A novel case of lupus nephritis and mixed connective tissue disorder in a COVID-19 patient

Ann Med Surg (Lond). 2022 Jun;78:103653. doi: 10.1016/j.amsu.2022.103653. Epub 2022 Apr 23.


Introduction: Mixed connective tissue disease (MCTD) is a rare autoimmune condition characterized by Scleroderma, Polymyositis, and Systemic Lupus Erythematous (SLE). Though a possible relationship between COVID-19 and autoimmune diseases has been recently reported, its pathophysiological mechanism behind flares in Lupus Nephritis (LN), a complication of SLE, remains unknown.

Case presentation: A 22-year-old COVID-19 positive female presented with anemia, bilateral pitting edema, periorbital swelling, and posterior cervical lymphadenitis. Further inspection revealed lower abdominal striae, hepatosplenomegaly, and hyperpigmented skin nodules. Complete blood counts showed elevated inflammatory markers and excessively high protein creatinine ratio. Antinuclear antibody titers were elevated (anti-smith and U1 small nuclear ribonucleoprotein) and Rheumatoid Factor was positive. She was diagnosed with MCTD associated with a flare of LN. To control her lupus flare, a lower dose of steroids was initially administered, in addition to oral hydroxychloroquine and intravenous cyclophosphamide. Her condition steadily improved and was discharged on oral steroid maintenance medication.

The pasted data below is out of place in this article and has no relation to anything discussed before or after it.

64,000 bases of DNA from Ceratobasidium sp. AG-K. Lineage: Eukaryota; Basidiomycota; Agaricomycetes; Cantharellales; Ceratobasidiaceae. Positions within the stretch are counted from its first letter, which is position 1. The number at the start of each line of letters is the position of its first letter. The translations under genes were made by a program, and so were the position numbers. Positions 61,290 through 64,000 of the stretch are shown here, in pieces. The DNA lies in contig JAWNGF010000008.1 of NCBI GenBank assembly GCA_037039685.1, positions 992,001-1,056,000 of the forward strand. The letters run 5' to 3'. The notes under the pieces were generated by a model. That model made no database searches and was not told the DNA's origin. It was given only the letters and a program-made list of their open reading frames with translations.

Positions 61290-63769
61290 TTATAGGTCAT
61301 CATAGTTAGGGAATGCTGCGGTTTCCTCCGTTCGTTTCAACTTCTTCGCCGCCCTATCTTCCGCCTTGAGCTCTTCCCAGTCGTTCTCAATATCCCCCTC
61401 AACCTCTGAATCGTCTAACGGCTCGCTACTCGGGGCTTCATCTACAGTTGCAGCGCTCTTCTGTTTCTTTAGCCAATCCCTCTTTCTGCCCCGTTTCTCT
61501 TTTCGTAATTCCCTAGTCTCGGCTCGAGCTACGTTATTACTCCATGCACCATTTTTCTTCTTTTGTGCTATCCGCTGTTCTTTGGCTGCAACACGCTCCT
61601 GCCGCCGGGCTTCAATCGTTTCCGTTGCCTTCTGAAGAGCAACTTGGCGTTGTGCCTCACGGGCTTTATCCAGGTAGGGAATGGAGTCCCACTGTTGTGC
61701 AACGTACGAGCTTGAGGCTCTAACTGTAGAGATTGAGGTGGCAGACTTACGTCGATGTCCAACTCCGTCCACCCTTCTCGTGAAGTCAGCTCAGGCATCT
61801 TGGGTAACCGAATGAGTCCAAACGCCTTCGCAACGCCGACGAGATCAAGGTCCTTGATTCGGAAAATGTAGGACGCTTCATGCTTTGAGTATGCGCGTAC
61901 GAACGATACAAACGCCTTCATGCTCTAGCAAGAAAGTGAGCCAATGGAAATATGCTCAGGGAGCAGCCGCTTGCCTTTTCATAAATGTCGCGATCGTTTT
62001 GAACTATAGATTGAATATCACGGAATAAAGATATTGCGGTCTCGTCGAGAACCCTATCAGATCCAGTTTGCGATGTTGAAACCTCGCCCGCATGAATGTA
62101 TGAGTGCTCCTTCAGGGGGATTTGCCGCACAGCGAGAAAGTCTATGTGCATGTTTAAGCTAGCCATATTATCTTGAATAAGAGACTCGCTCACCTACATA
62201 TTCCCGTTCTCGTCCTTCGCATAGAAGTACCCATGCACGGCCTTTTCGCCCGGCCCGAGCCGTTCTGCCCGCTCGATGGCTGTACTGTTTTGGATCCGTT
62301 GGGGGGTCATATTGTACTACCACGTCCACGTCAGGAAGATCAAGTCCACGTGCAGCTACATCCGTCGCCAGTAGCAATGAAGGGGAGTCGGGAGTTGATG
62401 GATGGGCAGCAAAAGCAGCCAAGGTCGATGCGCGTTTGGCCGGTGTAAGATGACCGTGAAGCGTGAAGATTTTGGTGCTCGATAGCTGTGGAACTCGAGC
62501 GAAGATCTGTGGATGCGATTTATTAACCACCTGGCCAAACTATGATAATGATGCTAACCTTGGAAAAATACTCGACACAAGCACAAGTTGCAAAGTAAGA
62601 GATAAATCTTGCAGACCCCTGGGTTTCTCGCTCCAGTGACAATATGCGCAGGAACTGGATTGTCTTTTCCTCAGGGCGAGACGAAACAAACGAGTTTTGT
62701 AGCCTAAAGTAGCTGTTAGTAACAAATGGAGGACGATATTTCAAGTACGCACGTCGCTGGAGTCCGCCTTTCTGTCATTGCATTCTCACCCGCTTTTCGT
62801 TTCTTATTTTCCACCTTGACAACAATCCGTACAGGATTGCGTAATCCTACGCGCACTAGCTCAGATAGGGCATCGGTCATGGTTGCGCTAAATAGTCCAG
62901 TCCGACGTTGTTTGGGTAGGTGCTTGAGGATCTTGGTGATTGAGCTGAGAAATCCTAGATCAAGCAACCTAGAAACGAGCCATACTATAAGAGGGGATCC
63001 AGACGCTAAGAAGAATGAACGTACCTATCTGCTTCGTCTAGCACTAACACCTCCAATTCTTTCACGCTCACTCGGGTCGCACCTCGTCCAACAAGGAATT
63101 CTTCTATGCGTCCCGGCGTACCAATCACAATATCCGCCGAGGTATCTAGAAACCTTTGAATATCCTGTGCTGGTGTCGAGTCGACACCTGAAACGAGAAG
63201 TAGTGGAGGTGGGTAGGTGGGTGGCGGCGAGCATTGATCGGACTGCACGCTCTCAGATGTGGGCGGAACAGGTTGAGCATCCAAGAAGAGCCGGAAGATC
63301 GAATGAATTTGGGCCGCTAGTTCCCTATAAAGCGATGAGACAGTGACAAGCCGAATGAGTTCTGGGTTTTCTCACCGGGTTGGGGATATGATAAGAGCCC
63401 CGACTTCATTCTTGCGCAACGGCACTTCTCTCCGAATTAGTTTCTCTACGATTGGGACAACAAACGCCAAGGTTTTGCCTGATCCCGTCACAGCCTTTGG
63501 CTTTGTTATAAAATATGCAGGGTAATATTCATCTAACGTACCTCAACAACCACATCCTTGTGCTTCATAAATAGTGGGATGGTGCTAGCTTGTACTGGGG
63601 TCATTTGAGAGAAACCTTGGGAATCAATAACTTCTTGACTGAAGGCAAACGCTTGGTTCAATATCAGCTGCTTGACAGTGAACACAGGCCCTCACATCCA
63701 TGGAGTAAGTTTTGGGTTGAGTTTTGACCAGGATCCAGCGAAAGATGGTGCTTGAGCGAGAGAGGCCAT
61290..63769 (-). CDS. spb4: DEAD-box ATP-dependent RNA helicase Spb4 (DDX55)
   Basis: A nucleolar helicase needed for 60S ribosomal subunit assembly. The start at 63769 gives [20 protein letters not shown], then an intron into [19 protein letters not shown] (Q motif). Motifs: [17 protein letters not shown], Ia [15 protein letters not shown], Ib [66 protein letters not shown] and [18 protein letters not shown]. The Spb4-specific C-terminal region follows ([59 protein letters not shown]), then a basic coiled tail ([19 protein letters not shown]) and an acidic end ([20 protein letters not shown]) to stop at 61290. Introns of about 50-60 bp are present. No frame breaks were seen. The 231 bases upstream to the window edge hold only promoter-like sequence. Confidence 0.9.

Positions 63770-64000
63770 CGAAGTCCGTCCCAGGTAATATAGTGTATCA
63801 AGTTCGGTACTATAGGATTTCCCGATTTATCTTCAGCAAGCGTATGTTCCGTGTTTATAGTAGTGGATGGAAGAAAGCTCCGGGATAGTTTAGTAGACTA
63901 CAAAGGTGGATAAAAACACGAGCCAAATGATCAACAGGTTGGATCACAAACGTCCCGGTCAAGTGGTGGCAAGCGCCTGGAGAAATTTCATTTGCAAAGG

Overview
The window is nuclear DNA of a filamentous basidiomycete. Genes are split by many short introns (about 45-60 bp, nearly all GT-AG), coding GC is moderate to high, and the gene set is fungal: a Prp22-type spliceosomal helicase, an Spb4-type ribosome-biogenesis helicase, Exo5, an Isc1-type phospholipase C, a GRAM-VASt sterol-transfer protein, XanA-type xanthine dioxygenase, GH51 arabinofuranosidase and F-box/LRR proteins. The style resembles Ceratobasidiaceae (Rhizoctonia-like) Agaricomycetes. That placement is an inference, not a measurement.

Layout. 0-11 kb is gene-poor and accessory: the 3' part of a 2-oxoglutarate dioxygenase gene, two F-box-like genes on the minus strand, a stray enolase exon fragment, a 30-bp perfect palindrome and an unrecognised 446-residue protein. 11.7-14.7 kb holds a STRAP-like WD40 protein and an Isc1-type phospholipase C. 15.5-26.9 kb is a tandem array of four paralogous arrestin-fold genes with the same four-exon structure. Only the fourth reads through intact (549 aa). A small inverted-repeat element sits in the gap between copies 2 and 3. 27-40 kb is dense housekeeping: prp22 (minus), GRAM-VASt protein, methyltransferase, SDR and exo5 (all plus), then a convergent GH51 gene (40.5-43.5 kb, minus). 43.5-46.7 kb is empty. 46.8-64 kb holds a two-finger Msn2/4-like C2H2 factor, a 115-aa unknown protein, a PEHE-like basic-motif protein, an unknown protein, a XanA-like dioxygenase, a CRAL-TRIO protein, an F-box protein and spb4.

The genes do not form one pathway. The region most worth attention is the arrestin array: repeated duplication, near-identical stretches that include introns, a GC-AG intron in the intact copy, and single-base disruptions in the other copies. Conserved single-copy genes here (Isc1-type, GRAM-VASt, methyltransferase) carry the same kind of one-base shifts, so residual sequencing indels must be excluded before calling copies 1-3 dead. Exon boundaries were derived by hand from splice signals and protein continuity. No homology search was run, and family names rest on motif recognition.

Discussion: We present a rare phenomenon of newly diagnosed LN, a complication of SLE, with MCTD in a PCR-confirmed COVID-19 patient. The diagnostic conundrum and treatment hurdles should be carefully addressed when patients present with lupus and COVID-19 pneumonia, with further exploration of the immuno-pathophysiology of COVID-19 infection in multi-systemic organ dysfunction in autoimmune disorders.

Conclusion: In COVID-19 patients with LN and acute renal injury, it is critical to promptly and cautiously treat symptomatic flares associated with autoimmune disorders such as SLE and MCTD that may have gone unnoticed to prevent morbidity from an additional respiratory infection.

Publication types

  • Case Reports